A companion blog, The Metacognition Project, has been created to focus specifically on metacognition and related consciousness processes. Newest essay on TMP: Goals and Problems, part two

Monday, November 1, 2010

Walking and Writing at the Same Time:

Delay of Property Essay 

I find that I write the way I walk.  There is a place that I walk in: a great high desert landscape, over 100 square miles of juniper and cactus.  A single gravel dirt road loops through it. A number of car tracks, 2 parallel dirt ruts, run off in various directions and animal trails wander between the places that, for their own reasons, they choose to go.  But all around are vast spaces, like the trackless ocean, that are the place itself.  Only there in the cactus meadows, rocky outcrops, dry washes and cliff faces is the place itself. 

When I first walked there, many years ago, I followed the roads, car tracks and animal trails, but quickly began to venture out into the in-between spaces – soon realizing the arbitrary irrelevance of the established paths, established ways; that there was no understanding, or appreciation, of the place from the roads. 

When walking in the great everywhere I could go anywhere, the roads and tracks were but arbitrary crossings, more about human uses than the place itself.  By wandering across the trackless everywhere I began to know and understand; and also began to understand the roads and tracks as well.  I won’t trouble you with marvelous finds and experiences from beyond the dust-eating loop road, but they are now the place for me, not the clumsy repetitions of the same path through a changing world.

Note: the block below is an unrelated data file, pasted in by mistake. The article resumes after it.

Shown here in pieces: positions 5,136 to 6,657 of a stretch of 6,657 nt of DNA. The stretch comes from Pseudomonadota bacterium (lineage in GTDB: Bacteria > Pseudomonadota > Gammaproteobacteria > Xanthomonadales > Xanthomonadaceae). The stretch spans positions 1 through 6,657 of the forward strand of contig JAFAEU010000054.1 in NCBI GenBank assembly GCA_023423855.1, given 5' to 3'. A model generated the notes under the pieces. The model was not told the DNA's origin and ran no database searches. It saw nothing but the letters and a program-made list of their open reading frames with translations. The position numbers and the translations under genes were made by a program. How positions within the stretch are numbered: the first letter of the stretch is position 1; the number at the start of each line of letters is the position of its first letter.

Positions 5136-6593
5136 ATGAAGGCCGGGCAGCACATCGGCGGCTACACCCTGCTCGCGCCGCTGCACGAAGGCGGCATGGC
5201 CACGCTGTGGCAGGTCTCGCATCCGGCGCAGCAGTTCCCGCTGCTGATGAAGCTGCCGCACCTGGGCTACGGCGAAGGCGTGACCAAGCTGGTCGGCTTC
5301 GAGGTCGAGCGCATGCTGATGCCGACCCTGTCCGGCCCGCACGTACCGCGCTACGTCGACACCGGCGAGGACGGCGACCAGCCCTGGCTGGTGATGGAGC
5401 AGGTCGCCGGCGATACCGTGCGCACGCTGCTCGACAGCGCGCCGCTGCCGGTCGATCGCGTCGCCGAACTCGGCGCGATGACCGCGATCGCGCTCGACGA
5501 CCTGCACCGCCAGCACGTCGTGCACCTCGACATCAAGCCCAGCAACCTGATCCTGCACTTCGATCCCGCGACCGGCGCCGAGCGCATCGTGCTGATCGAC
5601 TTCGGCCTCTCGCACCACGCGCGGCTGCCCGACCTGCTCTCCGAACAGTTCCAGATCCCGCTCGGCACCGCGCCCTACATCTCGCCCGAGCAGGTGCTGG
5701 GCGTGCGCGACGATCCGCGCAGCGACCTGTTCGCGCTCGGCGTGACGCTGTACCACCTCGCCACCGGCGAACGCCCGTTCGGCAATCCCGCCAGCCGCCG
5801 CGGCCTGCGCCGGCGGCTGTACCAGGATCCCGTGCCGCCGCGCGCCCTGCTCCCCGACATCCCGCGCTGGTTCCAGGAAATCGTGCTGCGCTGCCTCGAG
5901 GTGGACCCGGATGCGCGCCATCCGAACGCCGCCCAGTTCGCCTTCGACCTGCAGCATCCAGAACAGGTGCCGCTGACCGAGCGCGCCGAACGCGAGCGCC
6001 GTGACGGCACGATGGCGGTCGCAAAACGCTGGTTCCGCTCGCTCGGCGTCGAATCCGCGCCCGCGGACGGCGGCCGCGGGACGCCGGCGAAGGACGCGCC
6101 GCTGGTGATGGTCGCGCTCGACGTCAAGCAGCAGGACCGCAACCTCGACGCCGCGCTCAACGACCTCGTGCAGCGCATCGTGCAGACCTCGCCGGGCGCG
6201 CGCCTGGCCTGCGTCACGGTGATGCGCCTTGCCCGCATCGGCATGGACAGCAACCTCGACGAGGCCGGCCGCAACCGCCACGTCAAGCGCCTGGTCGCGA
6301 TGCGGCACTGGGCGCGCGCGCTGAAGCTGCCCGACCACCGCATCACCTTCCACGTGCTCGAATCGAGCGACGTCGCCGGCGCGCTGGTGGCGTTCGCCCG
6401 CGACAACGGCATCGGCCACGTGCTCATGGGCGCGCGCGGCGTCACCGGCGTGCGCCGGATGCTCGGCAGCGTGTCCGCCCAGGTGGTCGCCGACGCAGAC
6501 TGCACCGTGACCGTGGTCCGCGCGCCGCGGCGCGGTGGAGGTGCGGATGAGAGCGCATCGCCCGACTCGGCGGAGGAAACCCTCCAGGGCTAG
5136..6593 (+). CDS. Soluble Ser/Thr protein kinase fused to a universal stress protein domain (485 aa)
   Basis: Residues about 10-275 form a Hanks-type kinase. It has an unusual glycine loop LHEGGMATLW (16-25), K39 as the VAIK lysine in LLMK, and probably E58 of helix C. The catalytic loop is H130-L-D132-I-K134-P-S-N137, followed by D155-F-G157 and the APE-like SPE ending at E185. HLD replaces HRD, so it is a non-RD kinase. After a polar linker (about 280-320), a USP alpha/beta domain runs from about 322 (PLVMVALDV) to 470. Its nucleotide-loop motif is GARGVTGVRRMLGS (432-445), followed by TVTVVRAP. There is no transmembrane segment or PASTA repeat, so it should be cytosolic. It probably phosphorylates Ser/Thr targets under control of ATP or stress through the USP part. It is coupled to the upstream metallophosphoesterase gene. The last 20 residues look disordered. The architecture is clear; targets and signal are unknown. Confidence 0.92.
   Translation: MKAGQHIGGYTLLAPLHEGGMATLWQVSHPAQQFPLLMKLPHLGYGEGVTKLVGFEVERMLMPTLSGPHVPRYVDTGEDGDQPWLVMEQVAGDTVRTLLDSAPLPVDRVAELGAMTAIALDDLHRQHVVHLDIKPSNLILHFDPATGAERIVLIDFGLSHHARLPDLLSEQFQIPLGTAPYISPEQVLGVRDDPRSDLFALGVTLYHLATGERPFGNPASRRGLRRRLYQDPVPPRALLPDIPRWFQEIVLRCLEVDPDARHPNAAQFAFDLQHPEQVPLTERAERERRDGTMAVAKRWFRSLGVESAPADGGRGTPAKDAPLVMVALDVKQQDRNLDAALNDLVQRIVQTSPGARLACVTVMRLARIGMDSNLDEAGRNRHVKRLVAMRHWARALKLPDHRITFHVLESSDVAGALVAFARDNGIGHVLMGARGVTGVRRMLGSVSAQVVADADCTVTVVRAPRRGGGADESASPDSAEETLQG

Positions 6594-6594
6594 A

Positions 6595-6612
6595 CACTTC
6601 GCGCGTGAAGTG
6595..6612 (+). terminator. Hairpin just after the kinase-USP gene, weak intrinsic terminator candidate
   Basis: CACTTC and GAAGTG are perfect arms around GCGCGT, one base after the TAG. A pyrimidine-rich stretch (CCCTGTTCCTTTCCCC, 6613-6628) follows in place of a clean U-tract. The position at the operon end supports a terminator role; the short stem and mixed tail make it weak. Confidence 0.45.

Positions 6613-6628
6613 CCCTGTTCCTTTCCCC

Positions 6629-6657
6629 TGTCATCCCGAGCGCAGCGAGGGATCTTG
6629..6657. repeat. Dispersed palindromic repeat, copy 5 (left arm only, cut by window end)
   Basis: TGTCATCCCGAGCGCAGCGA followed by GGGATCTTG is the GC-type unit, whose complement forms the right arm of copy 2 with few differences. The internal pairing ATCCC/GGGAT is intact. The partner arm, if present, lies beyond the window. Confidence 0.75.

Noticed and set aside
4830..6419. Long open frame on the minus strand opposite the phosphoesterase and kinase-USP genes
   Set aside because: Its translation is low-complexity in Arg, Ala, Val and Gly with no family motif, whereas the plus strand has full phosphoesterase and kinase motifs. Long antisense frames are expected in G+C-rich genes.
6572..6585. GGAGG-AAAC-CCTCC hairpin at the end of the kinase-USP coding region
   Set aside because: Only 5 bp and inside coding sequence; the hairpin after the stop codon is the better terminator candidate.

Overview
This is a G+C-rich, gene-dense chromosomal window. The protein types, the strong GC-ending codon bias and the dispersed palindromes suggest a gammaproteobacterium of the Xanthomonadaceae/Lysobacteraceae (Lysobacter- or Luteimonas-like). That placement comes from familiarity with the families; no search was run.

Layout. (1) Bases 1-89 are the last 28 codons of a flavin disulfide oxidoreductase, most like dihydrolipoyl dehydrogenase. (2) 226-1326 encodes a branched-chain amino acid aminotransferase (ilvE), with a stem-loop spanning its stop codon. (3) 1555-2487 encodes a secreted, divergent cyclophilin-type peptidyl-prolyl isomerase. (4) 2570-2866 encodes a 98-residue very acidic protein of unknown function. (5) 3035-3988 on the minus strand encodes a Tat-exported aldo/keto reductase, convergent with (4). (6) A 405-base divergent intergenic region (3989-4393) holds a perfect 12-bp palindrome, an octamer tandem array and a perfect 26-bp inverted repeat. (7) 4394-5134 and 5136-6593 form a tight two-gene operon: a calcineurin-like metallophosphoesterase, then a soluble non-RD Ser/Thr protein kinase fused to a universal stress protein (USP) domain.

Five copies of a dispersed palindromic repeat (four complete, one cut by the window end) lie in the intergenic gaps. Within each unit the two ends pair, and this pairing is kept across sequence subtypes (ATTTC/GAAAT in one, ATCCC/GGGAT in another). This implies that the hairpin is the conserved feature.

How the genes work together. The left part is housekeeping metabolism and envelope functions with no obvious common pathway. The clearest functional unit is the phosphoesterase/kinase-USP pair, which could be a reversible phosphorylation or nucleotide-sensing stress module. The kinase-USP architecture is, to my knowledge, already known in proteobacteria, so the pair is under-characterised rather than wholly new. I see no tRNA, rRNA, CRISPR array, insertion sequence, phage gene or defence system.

Many times I would be lost and yet was less lost in the vast spaces than someone on the road who knew where they are going – I may not have known where I was, but I could find my way to everywhere.  The people on the road knew exactly where they were, but could find their way to almost nowhere. 

I have been writing about property and ownership; beginning on the main roads of Locke, Hume and Marx, and then to the 2 rut tracks of Mises, Butler Shaffer, Richard Wilkinson and others.  While walking in the vast spaces in the high desert wildlands I realized that just like understanding this landscape, I was beginning to wander into the untracked spaces of my studies, that there was much more to be experienced and discovered than could be seen from the roads.

I had hoped to have the next essay in the property series posted by now, but it will be a bit longer.  There are some vast spaces to wander in yet before it makes sense to return to the main and possibly arbitrary roads.

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